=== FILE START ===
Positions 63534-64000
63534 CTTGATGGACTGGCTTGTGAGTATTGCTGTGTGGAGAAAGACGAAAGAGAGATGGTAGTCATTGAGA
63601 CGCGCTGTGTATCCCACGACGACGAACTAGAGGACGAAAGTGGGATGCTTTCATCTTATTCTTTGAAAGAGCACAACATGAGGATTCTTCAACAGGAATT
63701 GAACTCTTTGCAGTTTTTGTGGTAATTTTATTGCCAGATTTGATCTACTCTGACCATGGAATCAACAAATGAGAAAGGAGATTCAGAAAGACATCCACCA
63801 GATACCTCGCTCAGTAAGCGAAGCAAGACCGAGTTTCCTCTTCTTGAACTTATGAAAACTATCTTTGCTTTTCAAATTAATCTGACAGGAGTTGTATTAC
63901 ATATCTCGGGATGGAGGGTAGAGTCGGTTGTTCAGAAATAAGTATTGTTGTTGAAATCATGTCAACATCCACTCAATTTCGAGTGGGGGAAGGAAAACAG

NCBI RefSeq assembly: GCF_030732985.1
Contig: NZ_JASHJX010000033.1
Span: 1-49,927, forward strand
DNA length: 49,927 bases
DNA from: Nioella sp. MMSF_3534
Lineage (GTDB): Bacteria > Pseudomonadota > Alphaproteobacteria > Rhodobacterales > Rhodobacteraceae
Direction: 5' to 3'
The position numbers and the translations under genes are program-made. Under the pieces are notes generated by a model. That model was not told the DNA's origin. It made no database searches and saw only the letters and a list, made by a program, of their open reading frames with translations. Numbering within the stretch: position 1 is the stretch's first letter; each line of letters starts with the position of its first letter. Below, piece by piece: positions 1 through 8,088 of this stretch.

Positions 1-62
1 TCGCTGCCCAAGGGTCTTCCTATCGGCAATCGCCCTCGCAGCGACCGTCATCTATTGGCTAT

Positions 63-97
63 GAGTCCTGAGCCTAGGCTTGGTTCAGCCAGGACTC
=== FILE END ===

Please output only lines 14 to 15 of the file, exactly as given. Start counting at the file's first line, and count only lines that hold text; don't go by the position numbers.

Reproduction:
The position numbers and the translations under genes are program-made. Under the pieces are notes generated by a model. That model was not told the DNA's origin. It made no database searches and saw only the letters and a list, made by a program, of their open reading frames with translations. Numbering within the stretch: position 1 is the stretch's first letter; each line of letters starts with the position of its first letter. Below, piece by piece: positions 1 through 8,088 of this stretch.

Positions 1-62